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Old 16 October 2011, 11:20   #1
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How do you identify bearing size?

I thought my trailer was sounding a bit 'rumbly' when I pulled the boat out last week, and having been a bit lazy on servicing it last year I decided I ought to take a look at the bearings. Glad I did.

First challenge however was to remove the bearing savers (misnomer if ever there was one ) see piccy 1. The tapping (belting ) it with a hammer trick didn't work and as I didn't have a bit of pipe large enough to slide over them I ended up using an old scaffold tube jointing piece (piccy 2) to give the required leverage and wobble factor to walk them out.

Not a pretty sight inside. I'm pretty sure it ain't meant to be brown in there . Piccy 3

After a bit of coaxing I managed to get the hub off and the old bearings out - piccy 4. I suspect the rear seal has failed allowing water in. The section of axle that the seal sits on was pretty lumpy and rusty so it's no wonder it didn't seal properly.

The trailer is a Dixonbate which I see is now under the ownership of Bradley. There don't seem to be any agents for them in the Channel Islands, so the question is, do I need specific Dixonbate/Bradley taper bearings or will they be a standard size? The only identifying marks I can find are Peer L44649 on the outer bearing and Peer POS1622637 on the seal.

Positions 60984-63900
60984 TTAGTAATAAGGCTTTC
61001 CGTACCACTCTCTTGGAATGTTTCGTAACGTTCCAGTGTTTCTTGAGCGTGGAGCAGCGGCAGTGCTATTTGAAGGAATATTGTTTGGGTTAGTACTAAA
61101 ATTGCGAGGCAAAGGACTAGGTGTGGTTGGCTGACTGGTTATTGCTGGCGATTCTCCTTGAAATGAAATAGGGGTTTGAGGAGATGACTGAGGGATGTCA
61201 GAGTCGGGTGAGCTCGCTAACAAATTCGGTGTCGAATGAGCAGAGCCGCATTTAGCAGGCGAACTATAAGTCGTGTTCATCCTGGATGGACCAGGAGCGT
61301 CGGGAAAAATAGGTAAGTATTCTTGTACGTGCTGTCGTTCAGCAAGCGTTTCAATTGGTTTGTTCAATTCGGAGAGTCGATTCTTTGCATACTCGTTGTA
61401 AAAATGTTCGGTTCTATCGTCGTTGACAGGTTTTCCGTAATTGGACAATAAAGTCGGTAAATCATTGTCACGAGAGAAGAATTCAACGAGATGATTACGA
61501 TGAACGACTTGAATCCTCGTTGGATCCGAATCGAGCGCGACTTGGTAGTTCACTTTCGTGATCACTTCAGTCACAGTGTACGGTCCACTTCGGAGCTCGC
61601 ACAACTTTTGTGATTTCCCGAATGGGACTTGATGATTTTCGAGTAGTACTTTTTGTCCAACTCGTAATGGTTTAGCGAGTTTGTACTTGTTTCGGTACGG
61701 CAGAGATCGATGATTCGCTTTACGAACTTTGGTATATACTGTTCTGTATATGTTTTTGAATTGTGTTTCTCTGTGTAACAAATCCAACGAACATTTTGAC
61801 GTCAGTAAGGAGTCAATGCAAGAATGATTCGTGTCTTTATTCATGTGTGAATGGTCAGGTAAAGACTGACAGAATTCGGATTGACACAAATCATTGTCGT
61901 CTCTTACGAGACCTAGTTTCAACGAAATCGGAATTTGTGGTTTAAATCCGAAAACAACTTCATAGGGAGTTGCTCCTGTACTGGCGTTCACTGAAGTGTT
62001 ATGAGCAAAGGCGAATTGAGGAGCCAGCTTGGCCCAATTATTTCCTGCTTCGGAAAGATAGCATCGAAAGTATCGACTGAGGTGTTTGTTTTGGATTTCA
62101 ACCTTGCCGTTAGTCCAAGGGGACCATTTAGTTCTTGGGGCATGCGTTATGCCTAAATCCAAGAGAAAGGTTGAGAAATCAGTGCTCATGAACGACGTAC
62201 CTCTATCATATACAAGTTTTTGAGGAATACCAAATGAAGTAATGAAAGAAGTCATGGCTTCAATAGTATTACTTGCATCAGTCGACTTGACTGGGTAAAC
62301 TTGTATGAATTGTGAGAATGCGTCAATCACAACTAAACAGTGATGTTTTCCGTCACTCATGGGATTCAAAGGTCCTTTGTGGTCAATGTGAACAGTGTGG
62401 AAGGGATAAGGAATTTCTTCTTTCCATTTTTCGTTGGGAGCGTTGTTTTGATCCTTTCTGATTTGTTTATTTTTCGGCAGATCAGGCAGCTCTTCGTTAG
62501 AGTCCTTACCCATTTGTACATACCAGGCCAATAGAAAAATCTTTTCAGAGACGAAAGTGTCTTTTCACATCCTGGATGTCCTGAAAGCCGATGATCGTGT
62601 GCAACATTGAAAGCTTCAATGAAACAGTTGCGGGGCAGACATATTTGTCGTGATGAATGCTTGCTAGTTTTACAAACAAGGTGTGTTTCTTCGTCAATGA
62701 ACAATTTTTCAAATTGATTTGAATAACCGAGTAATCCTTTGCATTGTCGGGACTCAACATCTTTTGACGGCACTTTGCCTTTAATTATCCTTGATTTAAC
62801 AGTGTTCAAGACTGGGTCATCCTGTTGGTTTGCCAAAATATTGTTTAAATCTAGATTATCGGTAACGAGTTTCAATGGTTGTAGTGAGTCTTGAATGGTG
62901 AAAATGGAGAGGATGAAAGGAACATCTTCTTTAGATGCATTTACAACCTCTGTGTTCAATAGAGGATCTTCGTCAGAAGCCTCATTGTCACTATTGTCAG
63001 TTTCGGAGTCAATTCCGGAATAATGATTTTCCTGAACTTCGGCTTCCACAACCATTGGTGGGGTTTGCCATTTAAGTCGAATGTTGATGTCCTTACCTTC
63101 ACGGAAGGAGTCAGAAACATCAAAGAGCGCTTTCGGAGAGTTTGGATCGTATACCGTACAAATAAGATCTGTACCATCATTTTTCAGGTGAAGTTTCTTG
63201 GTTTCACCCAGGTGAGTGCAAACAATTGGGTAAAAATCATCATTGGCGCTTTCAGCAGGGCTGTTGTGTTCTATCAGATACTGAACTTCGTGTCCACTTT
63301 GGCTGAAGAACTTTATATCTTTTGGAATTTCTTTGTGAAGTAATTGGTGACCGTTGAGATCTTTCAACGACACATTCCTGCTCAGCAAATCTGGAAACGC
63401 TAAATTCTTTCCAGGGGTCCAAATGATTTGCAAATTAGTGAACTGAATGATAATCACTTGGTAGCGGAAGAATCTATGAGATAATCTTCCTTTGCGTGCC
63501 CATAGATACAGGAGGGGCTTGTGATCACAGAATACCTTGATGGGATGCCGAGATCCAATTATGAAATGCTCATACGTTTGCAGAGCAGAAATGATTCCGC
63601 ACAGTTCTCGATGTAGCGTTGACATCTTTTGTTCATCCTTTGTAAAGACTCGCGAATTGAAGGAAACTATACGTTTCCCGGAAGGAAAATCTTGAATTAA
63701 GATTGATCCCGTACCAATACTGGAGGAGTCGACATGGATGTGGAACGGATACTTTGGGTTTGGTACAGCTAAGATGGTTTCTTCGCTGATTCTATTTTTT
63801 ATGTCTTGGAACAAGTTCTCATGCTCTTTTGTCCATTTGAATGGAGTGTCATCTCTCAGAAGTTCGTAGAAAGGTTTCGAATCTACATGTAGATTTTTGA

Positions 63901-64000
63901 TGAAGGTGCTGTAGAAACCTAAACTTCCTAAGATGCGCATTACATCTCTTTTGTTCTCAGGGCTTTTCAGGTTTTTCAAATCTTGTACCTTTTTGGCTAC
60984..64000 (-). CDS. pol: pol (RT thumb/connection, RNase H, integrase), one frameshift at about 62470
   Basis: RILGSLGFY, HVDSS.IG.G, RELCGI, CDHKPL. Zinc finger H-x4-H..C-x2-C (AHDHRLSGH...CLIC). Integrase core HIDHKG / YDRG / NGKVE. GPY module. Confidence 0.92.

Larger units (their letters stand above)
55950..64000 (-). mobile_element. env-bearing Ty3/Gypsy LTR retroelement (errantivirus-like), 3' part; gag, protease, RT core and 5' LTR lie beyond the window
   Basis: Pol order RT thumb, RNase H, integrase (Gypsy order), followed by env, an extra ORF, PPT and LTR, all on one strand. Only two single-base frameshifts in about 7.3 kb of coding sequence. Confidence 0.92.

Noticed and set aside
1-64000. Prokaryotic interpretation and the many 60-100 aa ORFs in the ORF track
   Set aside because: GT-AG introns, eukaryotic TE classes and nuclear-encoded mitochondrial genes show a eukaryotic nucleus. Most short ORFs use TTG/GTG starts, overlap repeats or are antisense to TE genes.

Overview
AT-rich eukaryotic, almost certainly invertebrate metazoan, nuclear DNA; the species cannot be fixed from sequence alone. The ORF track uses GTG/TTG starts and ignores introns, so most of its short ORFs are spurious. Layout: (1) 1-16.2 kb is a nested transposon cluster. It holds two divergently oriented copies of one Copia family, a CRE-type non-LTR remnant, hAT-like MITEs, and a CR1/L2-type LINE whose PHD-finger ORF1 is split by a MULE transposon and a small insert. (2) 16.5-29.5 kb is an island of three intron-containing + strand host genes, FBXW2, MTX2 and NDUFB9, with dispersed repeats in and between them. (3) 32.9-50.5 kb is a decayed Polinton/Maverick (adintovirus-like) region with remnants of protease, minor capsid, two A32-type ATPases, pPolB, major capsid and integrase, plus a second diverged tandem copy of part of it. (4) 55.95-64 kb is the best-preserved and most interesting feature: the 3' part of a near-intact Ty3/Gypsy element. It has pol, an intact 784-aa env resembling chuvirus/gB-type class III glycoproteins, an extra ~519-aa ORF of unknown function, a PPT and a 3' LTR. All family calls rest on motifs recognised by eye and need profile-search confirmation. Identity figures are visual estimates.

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Old 16 October 2011, 11:32   #2
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Good job (dont forget the shells). Think the bearing you need is the standard taper bearing found on most boat trailers. I've took a screen grab from eBay but by just googling the bearing number you will find lots of suppliers.

Don't take my word for it though. Check the bearings are the same.

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Old 16 October 2011, 11:35   #3
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Thanks for that Peter. However, if I find a kit with the correct outer bearing will the inside bearing automatically be the right one too? Or are there too many different combinations for it to be that simple?
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Old 16 October 2011, 11:38   #4
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It should be but it's worth maybe googling the inner ones part number too. They seem to be a kit so I'd guess it's the right one. Remember to get the shells out though else it's pointless doing the bearings.

That 2nd pic has all the diameter sizes for you to compare, the first pic was the first returned search so you mat find a cheaper set if you browse better than I did

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Old 16 October 2011, 12:29   #5
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Towsure - buy new hub 1inch tapper! easier than removing shells, gives new studs and nuts!

Lazy way of doing it!
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Old 16 October 2011, 12:40   #6
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Agree with that!! But the price goes up quite a lot on that hub. Our trailer centre does deals on the standard 4in pcd hub 2 for 40 (can make big saving online but i like to buy local if posible) which comes complete with bearings etc. Makes life easier and better selling point but on the larger hubs the prices seem to go up a lot more with the hubs so we just do the bearings unless the hubs are in need of replacement